Citizen-science volunteers and counters (from left) Samarth Kishor of Arlington, Summer Chambers of Reston, Ilene McNeal of Reston, and Elise Larsen of Falls Church, gaze over the pollinators hoping to sight a butterfly.
Photo by Mercia Hobson.
Is it a monarch butterfly or an imitator, a white moth, or a cabbage white butterfly? These possible questions and the interest in being part of something continent-wide may have led eleven citizen-science volunteers and two Reston Association (RA) staff members to participate in the North American Butterfly Association (NABA) 2021 Butterfly Count Program for the United States. Called the 2021 4th of July Count (U.S.), it extends from June 1 through July 31 and consists of a compilation of all butterflies observed in one day at sites within a 15-mile diameter of designated Count Circles. According to NABA, the 4th of July Count (U.S.) is one of the three continent-wide counts in NABA's program started in 1993. Canada and Mexico's counts are on different dates.
Since almost all butterflies are active exclusively during the day, Katie Shaw, RA's Walker Nature Center manager and registered compiler for the Reston Count Center scheduled its Count Day for Saturday morning, July 10. Participants met at Walker Nature Center in Reston. According to NABA, Butterfly Counts require a minimum of four observers and six-party hours.
Shaw provided historical data and information about the Count to the attendees. She said that typically they count between 200-300 butterflies of about 20 species at the Reston Butterfly Count each year. "Last year, we had 22 species seen on our account… and 213 individual butterflies," she said.
"Fifty-five species [of butterflies] are known to occur in Reston... Some are very big, very showy, and colorful like the swallowtails, and some are teeny tiny. Many people mistake them for moths, but they're the type of butterfly called skippers... We can't count moths; this [Count] is exclusively for butterflies. We submit our data to the North American Butterfly Association," said Shaw.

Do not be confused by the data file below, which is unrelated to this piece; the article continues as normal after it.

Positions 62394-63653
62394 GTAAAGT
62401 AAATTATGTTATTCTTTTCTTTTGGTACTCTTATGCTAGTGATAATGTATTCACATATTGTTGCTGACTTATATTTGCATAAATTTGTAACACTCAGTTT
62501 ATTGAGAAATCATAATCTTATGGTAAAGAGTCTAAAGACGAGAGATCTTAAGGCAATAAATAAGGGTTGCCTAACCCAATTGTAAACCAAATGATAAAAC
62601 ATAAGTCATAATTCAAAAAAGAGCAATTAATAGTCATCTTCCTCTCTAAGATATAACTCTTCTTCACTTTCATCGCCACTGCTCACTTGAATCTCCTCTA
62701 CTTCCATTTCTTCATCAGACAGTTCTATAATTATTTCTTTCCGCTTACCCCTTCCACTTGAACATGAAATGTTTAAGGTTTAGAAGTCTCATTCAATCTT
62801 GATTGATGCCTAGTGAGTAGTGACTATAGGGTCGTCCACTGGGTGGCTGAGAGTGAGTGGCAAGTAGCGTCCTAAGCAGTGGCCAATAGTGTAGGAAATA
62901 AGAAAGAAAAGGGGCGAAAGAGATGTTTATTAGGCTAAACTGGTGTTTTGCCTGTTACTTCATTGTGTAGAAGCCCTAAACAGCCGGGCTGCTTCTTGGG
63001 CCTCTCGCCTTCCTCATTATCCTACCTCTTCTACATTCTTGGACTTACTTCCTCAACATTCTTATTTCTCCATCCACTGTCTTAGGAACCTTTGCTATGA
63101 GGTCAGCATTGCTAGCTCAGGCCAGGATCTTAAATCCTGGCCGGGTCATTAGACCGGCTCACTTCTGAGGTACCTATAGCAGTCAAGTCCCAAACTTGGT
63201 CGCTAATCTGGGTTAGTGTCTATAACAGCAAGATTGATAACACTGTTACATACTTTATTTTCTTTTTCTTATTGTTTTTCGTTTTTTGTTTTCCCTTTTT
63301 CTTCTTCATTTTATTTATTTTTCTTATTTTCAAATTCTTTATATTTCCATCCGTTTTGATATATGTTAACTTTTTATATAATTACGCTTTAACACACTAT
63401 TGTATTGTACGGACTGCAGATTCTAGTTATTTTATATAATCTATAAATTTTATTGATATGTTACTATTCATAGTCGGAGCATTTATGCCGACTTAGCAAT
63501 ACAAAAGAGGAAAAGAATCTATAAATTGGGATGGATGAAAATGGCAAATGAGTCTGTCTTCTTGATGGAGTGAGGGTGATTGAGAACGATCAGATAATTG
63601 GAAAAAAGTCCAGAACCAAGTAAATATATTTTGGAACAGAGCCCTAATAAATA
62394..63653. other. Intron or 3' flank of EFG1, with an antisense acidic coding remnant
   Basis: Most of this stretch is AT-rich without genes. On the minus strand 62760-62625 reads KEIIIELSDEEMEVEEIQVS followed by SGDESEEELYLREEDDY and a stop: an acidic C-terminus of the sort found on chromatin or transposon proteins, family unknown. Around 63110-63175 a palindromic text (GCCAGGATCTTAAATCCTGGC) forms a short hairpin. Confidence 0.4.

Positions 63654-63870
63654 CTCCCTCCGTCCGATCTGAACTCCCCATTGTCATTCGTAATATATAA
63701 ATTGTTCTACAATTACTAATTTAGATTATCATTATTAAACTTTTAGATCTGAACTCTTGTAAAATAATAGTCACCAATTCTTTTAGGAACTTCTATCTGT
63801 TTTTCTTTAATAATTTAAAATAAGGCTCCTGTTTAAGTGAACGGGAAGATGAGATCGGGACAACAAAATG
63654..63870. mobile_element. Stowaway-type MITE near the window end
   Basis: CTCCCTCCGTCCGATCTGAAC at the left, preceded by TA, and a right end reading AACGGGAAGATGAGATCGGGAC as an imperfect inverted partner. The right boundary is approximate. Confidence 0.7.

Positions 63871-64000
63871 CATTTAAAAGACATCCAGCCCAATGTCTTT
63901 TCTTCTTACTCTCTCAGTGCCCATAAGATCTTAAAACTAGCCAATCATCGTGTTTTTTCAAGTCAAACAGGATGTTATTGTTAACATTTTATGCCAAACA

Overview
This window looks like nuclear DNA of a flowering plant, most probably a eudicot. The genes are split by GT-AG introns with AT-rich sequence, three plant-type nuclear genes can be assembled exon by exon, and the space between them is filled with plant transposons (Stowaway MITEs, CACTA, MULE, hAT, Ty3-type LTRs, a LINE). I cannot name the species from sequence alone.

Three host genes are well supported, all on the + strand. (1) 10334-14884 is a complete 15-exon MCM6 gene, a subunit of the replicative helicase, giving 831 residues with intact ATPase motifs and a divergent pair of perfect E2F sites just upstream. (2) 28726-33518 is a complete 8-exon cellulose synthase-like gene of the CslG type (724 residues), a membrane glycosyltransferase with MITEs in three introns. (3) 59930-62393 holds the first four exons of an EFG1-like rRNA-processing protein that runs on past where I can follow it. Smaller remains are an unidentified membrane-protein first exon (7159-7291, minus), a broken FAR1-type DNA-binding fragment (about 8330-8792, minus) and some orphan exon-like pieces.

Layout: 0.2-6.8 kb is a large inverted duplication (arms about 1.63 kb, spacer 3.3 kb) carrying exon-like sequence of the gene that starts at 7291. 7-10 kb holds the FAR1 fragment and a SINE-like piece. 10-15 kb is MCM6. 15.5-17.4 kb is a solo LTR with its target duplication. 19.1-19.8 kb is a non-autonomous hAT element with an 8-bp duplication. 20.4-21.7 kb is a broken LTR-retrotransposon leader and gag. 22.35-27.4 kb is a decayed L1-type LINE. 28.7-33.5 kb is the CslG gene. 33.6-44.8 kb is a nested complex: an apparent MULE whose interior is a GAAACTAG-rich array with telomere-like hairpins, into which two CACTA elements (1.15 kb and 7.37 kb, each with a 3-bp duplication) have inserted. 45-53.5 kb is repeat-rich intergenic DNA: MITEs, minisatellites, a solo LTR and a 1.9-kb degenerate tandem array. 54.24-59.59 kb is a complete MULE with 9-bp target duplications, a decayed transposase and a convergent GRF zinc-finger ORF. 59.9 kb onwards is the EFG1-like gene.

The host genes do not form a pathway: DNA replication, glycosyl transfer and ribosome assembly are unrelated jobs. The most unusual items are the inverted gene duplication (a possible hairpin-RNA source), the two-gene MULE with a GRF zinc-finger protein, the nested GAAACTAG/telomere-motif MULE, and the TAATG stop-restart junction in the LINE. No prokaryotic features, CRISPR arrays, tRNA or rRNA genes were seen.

According to Shaw, three of the most abundant butterflies in the Reston Count have been the cabbage white, the eastern tiger swallowtail (the state insect of Virginia), and silver-spotted skipper. Out of all the butterflies RA hoped to see Saturday, the monarch butterfly, Danaus Plexippus Plexippus, the iconic large orange and black pollinator, topped RA's list. It is eligible for the federal endangered and threatened species list. Over the past 20 years, nationwide, the monarch population has declined by 90 percent.
"So, we're at that critical tipping point with that species. Last year we saw four, Shaw said. One of the threats to monarchs is the use of herbicides used by farmers and homeowners. It kills milkweed, the only plant source for monarch larvae.
ANOTHER THREAT, according to the USDA Forest Service, is that an alien plant in North America "is confounding female monarchs during the egg-laying process." Black swallow-wort and pale swallow-wort are members of the milkweed family native to Europe, yet they are a dead-end host. "Swallow-worts may act as a ‘sink' for monarchs; caterpillars from eggs laid on these invasive plants will not survive," stated the USDA Forest Service website.
Shaw said that people need to enjoy all butterflies and do their part to conserve and protect them by planting native plants, their nectar sources, and resisting the urge to spray for mosquitoes. "They don't realize that it is not a targeted pesticide. If you like butterflies and fireflies, don't spray your yard for mosquitoes. Look for standing water sources and eliminate them," Shaw said.
Staff and citizen-science volunteers broke into two groups and counted for three hours until 1 p.m. They divided given locations which proved in other years to be suitable for butterfly populations, such as the garden plots around Hunter Woods because they have great nectar sources, Sunrise Valley wetlands with its diversity of butterflies seen in the grasses, and Hunter Woods School because they have a butterfly garden. Shaw directed participants to all walk in the same direction and together, to not double count butterflies.
THAT EVENING Shaw shared a photo taken by a citizen-science volunteer during the NABA Reston Count. The image showed a Mullerian mimic, the viceroy butterfly, similar in color and pattern but markedly smaller, with an extra black stripe across each hindwing.
Shaw said, "While final results are still being compiled, approximately 443 butterflies of 27 species were counted. This data indicates a strong count year. A lot of times, when the large, showy butterflies like swallowtails are not very plentiful, people perceive that it's a bad year for butterflies…But when you look closer at the smaller species or less colorful ones, you realize that there is more butterfly activity than at first glance.”
To take part in future NABA Counts and for more information about the NABA Butterfly Count Program 4th of July Count (U.S.), visit the North American Butterfly Association Home Page.